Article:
Promoting a specific way of saving energy may prove to be successful within an area or community, while other areas prefer a different approach of accomplishing the same goals within their specific areas. An example is the October 5, 2012 Science Magazine’s Policy Forum article in regards to various examples of active participants of energy providers and consumers for both off-grid and on-grid production within the 10 Asian countries, through various program and incentives, which goal is to assist approximately 4 billion of the world’s population living with lack of access to modern energy. Also delineated was that off-grid domestic energy production include solar and other renewable energy sources or through wood, charcoal, and dung. Once energy provider and consumer relationship has proved to be fruitful and successful, the local population provider and consumer have been quite focused on promoting the same design principles of delivering and receiving energy. Thus, energy generation within the countries varied, with each community promoting their own success.
Perhaps the 10 Asian countries can organize a working conference to explore the commonalities and successes of their various approaches in regards to off-grid energy usage. Also, this working conference can focus on establishing credibility of the most productive and successful off-grid energy approach. As Mo Ibrahim wrote in his article in this month’s Harvard Business Review drawing his experiences in establishing his telecom company, Celtel, in Uganda, Africa, within the world’s poorest continent, he was successful through the support of the Africa Union. Solid credibility, stability, and protection afforded the CEO of Celtel through a network of support from Africa Union and various members of Celtel’s board from various parts of the continent such as Tanzania, thus ensuring that the corporate operations focused on best corporate practices and common goals, and not lose hold on this focus.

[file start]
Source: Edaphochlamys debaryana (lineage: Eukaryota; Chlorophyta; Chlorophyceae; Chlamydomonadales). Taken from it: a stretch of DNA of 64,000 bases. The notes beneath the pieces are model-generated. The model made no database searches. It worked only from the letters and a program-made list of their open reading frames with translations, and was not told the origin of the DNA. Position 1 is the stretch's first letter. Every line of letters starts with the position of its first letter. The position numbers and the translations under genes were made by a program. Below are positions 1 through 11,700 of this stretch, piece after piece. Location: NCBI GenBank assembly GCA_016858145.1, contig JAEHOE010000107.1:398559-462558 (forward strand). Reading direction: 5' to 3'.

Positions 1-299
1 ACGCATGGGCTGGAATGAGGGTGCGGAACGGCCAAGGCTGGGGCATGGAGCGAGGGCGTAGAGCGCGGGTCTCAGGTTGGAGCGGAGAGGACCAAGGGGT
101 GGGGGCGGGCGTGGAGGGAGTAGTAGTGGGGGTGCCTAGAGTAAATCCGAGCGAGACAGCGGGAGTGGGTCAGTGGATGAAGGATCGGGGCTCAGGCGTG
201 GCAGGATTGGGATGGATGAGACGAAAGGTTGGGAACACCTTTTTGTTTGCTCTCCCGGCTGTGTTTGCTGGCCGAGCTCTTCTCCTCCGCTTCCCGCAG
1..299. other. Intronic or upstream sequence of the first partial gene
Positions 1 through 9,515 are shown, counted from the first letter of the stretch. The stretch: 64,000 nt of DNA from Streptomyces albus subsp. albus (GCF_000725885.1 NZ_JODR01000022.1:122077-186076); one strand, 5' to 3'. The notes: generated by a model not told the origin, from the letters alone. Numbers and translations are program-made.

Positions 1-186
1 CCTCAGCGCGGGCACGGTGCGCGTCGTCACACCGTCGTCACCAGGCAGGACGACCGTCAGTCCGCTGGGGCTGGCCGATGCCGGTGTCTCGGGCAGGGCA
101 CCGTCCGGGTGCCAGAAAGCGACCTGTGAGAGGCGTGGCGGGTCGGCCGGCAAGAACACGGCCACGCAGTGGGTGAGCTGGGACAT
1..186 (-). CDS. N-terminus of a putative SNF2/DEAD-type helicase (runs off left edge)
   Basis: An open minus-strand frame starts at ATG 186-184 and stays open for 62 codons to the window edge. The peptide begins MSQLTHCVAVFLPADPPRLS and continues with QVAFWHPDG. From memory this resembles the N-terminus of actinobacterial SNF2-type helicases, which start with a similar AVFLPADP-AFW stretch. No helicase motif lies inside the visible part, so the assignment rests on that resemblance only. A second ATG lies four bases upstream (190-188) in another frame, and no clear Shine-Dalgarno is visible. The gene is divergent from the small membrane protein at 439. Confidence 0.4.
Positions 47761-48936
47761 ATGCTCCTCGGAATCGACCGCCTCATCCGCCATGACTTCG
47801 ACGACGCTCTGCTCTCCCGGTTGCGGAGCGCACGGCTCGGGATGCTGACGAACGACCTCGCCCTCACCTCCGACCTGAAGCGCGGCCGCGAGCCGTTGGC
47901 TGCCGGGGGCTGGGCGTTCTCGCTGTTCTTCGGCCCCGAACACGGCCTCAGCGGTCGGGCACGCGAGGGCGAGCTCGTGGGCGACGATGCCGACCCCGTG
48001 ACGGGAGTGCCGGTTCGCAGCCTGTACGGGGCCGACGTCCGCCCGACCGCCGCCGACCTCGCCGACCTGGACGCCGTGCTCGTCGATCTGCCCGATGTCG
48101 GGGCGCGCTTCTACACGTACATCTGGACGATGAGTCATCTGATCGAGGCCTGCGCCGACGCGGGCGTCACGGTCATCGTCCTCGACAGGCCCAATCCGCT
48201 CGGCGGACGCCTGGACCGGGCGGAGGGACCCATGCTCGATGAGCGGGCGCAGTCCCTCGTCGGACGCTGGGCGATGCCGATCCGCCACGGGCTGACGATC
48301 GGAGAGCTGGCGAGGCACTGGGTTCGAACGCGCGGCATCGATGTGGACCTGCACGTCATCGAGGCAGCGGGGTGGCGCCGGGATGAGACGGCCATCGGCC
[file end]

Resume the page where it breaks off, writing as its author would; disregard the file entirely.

Back to the off-grid energy usage in the 10 Asian countries as described in Science, drawing on examples of Ibrahim’s networking with various other professionals, perhaps the 10 Asian countries could form Off-Grid Energy Usage with delegations meeting for a working conference in order to compare and contrast successes. Through this avenue, each group can continue to promote their own pride and joy in order to establish commonalities within successful energy harnessing within continuous, stable, and most efficient method with no pollution.
This working conference will allow the 10 Asian countries to come up with their own map of success. As Moysidis mentioned in her article titled, “Setting Sail Without A Map” published on Women 2.0 website on October 9, 2012, the gut is an excellent starting point in setting sail in order to navigate the uncharted waters within the specific area currently in. Also Ibrahim has successfully demonstrated this through the successful start-up and growth of Celtel since 1998, despite lack of support due to history of African countries succumbing to corruption and political instability. Ibrahim followed his gut in 1998 and depended on his network within the business communities across various African Countries within the Africa Union. This similar approach can support Sovacool’s article since the communities within the 10 Asian Countries have followed their guts in devising the best off-grid energy deliverables for their areas. It’s time to move this up to the next level, which is unification and education.
Ibrahim, Mo. Celtel’s Founder on Building a Business on the World’s Poorest Continent. Harvard Business Review. October 2012 (accessed October 10, 2012) http://hbr.org/2012/10/celtels-founder-on-building-a-business-on-the-worlds-poorest-continent/ar/1
Moysidis, Nayia. Setting Sail Without A Map. Women 2.0 Published on: October 9, 2012 (accessed October 9, 2012) http://www.women2.com/setting-sail-without-a-map/
Sovacool, Benjamin K. Deploying Off-Grid Technology to Eradicate Energy Poverty. Science. 5 October 2012: 47-48 (accessed October 4, 2012) http://www.sciencemag.org/content/338/6103/47.full.pdf